A national parent survey showed that there were around 6.1 million children in the US in 2016 who were diagnosed with ADHD. Out of these, only 77% were receiving treatment in the form of behavioral therapy and/or medication. However, a large number of children in the US with ADHD still go undiagnosed. In most of these cases, their attention deficit hyperactivity disorder (ADHD) symptoms persist from childhood to adulthood.
While a lot of effort is being put into public awareness for diagnosing ADHD in children, the same cannot be said for diagnosing and treating ADHD in adults. Around 75% of adults with ADHD do not know they have the neurological disorder and are at a much greater risk for other associated health problems such as anxiety, depression, and other mood disorders.
Diagnosing a patient is the first step on their road to recovery and a better life. Until you don’t know what you’re dealing with, it’s harder to ascertain the best possible course of treatment that will help the patient reduce the extent to which their ADHD interferes in their daily activities. Once you have a diagnosis, your physician can play a key role in helping you successfully take control of your symptoms. But, how does a physician accurately diagnose a patient based on their attention deficit hyperactivity disorder ADHD symptoms? Let’s take a look.
Attention Deficit Hyperactivity Disorder (ADHD) Symptoms & Diagnosis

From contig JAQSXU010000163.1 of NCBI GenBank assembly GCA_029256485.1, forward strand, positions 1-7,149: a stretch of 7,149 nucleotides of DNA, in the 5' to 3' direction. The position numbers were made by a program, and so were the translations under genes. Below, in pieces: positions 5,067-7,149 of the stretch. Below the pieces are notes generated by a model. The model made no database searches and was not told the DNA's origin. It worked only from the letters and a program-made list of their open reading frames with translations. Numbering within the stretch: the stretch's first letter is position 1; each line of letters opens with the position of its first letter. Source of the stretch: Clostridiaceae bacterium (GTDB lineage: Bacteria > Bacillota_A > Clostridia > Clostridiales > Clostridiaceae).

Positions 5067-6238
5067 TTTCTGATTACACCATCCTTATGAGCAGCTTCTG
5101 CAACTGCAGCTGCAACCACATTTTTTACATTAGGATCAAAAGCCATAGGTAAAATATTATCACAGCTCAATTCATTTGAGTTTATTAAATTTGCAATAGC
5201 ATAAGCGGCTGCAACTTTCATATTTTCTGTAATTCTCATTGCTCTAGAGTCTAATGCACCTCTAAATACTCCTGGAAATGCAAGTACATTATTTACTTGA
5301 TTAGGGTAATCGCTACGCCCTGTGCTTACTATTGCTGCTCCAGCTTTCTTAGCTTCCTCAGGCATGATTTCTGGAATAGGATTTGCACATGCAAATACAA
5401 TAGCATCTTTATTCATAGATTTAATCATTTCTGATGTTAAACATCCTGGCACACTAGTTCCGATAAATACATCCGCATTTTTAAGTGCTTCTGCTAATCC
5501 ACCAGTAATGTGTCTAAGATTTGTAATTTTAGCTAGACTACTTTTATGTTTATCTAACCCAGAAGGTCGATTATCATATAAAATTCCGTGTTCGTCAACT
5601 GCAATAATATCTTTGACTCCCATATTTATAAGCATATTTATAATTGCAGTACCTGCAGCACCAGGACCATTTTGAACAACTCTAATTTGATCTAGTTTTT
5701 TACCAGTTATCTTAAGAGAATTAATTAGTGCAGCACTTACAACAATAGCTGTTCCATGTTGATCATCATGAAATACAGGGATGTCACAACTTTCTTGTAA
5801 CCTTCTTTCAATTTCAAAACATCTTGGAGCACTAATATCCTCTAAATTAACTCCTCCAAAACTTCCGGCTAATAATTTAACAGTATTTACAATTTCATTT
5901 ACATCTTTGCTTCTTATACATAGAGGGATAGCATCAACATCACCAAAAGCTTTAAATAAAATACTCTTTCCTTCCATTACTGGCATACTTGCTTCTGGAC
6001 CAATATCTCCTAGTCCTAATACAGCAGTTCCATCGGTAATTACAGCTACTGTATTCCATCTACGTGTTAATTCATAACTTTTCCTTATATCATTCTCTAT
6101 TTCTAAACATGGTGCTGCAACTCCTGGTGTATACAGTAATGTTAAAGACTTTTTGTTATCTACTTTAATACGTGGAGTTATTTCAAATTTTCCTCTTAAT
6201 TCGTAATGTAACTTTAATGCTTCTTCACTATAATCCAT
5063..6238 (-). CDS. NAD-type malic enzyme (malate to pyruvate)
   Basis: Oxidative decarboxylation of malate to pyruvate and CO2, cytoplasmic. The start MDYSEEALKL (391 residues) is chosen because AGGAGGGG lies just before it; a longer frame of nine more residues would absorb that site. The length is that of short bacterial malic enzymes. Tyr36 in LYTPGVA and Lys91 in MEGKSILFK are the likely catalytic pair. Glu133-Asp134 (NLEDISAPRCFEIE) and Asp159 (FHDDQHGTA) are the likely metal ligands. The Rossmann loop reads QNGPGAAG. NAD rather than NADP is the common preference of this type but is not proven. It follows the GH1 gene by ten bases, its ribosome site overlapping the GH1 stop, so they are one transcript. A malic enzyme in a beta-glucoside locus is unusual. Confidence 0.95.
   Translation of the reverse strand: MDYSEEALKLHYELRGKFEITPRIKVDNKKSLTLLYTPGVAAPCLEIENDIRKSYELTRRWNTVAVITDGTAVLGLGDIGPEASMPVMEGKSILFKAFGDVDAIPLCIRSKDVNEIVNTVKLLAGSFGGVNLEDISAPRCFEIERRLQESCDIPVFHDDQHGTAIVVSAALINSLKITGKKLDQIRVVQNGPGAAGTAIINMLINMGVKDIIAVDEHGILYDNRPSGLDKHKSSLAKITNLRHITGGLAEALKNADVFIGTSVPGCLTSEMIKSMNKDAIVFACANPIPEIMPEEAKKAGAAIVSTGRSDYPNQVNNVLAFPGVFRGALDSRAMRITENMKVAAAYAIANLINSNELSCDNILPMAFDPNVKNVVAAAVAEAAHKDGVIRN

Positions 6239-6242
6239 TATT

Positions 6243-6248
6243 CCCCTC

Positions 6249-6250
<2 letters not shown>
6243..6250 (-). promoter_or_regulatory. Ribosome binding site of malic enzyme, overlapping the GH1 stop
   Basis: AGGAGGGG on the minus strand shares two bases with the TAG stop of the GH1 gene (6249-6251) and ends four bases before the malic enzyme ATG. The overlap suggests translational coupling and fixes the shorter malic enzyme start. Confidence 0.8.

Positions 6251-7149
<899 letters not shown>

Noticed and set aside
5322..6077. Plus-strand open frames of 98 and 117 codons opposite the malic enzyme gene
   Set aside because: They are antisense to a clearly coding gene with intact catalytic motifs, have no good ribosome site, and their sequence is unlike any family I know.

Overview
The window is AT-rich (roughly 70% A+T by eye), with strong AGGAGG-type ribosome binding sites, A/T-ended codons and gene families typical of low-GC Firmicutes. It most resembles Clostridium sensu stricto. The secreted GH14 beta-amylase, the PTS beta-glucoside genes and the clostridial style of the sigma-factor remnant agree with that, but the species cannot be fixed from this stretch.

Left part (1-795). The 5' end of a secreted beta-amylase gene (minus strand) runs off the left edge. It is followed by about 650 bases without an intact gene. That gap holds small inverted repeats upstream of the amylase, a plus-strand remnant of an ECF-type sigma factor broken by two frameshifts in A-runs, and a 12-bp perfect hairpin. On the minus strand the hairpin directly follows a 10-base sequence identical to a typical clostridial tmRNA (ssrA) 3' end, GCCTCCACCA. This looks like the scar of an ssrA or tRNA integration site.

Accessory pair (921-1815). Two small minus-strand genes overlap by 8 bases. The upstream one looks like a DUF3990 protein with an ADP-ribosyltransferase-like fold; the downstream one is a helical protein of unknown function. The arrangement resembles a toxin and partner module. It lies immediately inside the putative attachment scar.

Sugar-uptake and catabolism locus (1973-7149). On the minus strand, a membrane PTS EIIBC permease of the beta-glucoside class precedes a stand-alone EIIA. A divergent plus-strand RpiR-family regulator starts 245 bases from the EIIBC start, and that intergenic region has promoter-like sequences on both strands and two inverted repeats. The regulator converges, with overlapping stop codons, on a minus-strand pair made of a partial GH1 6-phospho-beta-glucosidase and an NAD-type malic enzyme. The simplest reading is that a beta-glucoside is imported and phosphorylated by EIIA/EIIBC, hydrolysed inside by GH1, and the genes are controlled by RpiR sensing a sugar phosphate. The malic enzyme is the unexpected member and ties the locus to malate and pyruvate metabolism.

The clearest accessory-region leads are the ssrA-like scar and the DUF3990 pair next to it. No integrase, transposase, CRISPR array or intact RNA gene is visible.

Attention deficit hyperactivity activity disorder is a chronic neurological condition that affects billions of children across the globe and often continues into their adulthood. It is defined by a consistent pattern of inattentiveness and/or hyperactivity-impulsivity that interferes with the affected person’s daily functioning or development.
A detailed evaluation from a licensed healthcare professional must be made before a patient can be diagnosed with ADHD. The signs and symptoms of attention deficit hyperactivity disorder can start appearing as early as the age of 3 and can continue through the child’s adolescence. Most children receive their diagnosis between the ages of 3 and 6, whereas for an adolescent or adult to be diagnosed with ADHD, their attention deficit hyperactivity disorder (ADHD) symptoms need to have been present prior to the age of 12.
Types of ADHD
ADHD is classified into three subtypes based on the different attention deficit hyperactivity disorder ADHD symptoms exhibited by a patient within a timeframe of six months.
These types are:
- Predominantly Inattentive Type – patient exhibits symptoms for inattentive type but not hyperactive/impulsive type.
- Predominantly Hyperactive/Impulsive Type – patient exhibits symptoms for hyperactive/impulsive type but not inattentive type.
- Combined Type – patient meets the criteria for both inattentive and hyperactive/impulsive type of ADHD.